Knowlton and another bidder, a Las Vegas businessman named Michael Luzich who paid $200,000 for his chance to hunt a rhino in 2013, will be able to access the permits when they verify that their money has been paid to the Namibian government.
This is the second and third time that the agency has allowed black rhino hunting trophies in three decades.
The government agency defended its decision by arguing that old rhinoceros bulls can prevent young animals from mating, and that allowing foreigners to trophy hunt helps fund local conservation efforts.
Shortly after the announcement by USFWS, the animal rights group PETA announced that it will file a lawsuit over the decision on Thursday.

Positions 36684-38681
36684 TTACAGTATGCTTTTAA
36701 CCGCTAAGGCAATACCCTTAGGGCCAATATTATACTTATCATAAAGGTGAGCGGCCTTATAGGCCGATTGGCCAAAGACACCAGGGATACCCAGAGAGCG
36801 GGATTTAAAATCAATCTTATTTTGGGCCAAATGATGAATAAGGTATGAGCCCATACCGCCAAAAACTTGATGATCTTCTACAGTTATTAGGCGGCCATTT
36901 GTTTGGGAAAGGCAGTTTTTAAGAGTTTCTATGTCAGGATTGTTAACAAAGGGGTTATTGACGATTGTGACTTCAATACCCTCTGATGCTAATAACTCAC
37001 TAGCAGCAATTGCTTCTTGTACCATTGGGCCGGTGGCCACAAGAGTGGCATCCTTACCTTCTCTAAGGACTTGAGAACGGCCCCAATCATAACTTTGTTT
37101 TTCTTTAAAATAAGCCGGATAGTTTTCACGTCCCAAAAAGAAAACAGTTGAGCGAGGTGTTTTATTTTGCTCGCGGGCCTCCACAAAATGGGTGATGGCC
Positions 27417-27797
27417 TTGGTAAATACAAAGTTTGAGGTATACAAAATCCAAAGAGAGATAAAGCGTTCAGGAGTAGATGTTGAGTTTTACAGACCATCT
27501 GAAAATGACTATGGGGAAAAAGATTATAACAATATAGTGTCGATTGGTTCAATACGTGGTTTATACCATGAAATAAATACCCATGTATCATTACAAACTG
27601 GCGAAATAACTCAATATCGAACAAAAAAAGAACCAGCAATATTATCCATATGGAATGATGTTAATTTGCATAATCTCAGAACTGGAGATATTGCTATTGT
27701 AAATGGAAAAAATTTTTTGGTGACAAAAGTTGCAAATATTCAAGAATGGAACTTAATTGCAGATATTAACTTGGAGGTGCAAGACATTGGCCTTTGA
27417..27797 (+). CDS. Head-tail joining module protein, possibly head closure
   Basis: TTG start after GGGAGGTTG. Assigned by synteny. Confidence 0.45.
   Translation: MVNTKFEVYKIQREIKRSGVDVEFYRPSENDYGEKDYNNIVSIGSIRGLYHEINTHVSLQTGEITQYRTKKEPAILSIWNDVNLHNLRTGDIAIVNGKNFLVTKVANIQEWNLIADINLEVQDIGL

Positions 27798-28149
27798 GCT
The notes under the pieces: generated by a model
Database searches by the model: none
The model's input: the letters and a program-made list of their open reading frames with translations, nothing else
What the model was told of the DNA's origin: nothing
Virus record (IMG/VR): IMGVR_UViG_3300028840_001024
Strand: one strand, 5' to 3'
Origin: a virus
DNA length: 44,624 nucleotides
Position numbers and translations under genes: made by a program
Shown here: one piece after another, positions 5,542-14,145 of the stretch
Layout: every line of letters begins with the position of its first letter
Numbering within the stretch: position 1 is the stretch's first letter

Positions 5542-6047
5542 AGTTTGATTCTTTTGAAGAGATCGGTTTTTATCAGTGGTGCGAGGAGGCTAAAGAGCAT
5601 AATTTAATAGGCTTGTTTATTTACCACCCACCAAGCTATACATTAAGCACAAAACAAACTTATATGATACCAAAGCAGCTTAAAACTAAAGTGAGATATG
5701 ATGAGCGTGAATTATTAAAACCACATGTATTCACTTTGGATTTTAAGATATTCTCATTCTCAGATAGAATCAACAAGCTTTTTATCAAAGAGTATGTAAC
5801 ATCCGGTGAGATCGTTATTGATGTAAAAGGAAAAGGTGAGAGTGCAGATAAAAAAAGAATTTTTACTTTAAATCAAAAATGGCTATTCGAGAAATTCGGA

"These permits are fundamentally inconsistent with the purpose of the Endangered Species Act, which is to conserve endangered species, not to authorize their slaughter," PETA Foundation deputy general counsel Delcianna Winders said in a statement.
In the early 1960s, there were some 70,000 black rhinos in Africa. Now, thanks to relentless slaughter for their valuable horns, there are some 5,000 left - 1,800 of them in Namibia. Sold as traditional medicine, rhino horn can rake in $45,000 per pound, often on black markets in Asia where it is believed to cure cancer.